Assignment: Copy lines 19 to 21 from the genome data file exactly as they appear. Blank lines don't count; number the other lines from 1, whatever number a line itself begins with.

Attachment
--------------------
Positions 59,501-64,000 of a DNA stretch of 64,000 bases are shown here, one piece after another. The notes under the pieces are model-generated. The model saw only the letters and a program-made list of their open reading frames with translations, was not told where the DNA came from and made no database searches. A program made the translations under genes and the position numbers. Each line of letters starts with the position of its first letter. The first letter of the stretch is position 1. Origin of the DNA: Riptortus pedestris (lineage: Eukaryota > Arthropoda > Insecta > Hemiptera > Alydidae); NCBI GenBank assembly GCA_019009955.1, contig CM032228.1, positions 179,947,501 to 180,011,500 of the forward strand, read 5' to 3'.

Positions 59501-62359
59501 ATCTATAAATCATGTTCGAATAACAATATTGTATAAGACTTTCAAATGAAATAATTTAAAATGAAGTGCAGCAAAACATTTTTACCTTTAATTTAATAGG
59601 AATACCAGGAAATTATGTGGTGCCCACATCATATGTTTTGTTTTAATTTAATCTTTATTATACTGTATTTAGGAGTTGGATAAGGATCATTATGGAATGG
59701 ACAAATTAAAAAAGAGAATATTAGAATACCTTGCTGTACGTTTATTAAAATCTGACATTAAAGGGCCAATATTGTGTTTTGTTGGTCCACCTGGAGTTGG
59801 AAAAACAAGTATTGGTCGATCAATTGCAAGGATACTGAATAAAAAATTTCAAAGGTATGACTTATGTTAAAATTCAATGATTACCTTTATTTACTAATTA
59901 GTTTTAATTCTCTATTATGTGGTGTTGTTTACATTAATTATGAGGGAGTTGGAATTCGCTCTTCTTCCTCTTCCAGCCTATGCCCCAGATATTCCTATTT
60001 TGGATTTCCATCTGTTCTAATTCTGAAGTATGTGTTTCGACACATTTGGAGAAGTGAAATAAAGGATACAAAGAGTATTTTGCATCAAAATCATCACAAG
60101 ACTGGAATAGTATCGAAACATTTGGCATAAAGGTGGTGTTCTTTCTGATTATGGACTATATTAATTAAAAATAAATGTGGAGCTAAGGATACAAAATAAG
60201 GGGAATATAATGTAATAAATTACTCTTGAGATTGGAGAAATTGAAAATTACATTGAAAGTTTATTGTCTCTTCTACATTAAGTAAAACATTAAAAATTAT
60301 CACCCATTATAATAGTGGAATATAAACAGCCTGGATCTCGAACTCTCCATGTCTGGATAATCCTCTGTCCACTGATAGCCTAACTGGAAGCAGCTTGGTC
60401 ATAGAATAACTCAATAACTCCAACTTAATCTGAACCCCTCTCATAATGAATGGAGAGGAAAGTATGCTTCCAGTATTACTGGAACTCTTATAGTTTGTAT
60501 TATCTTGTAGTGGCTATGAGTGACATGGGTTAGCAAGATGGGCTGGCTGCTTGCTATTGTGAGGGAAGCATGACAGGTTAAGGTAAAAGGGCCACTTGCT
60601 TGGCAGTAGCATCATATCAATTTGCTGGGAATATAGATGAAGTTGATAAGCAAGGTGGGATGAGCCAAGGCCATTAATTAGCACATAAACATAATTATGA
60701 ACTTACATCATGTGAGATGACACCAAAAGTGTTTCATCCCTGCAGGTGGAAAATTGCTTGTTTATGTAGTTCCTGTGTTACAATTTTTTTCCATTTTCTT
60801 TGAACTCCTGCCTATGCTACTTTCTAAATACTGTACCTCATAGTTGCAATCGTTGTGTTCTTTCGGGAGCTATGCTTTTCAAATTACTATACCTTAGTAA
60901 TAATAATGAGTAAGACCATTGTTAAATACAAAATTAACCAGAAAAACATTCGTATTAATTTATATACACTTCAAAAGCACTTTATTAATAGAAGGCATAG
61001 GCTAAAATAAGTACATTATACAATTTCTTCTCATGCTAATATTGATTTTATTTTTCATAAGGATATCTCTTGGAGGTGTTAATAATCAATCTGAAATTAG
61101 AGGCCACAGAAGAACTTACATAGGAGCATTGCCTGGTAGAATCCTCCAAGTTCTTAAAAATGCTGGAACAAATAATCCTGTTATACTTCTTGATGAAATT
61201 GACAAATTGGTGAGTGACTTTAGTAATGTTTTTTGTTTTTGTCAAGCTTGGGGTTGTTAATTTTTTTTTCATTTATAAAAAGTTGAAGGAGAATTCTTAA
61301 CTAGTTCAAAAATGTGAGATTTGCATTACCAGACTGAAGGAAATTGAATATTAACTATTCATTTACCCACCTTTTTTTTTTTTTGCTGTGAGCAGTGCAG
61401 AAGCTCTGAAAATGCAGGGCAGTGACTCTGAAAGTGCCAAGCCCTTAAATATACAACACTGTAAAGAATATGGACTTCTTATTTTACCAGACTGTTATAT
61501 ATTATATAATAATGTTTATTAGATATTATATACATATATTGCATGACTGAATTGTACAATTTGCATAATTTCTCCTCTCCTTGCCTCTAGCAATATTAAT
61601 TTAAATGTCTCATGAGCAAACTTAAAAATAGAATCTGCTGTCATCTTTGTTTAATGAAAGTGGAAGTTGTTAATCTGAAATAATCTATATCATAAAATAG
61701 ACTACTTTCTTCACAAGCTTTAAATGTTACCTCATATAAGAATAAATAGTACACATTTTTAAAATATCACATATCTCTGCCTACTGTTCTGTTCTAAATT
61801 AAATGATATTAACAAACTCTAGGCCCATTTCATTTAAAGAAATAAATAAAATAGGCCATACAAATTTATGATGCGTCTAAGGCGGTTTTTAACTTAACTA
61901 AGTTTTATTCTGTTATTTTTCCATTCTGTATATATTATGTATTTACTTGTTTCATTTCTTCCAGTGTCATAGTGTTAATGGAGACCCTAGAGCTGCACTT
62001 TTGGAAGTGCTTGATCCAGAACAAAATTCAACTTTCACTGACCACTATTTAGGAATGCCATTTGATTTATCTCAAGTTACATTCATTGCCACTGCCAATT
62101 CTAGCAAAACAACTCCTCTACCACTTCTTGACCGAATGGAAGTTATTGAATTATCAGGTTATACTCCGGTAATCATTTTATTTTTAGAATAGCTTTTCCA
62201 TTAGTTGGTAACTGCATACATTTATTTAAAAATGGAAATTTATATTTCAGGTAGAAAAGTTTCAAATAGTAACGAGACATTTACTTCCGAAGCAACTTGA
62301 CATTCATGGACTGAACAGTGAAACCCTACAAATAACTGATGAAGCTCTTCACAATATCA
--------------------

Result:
61101 AGGCCACAGAAGAACTTACATAGGAGCATTGCCTGGTAGAATCCTCCAAGTTCTTAAAAATGCTGGAACAAATAATCCTGTTATACTTCTTGATGAAATT
61201 GACAAATTGGTGAGTGACTTTAGTAATGTTTTTTGTTTTTGTCAAGCTTGGGGTTGTTAATTTTTTTTTCATTTATAAAAAGTTGAAGGAGAATTCTTAA
61301 CTAGTTCAAAAATGTGAGATTTGCATTACCAGACTGAAGGAAATTGAATATTAACTATTCATTTACCCACCTTTTTTTTTTTTTGCTGTGAGCAGTGCAG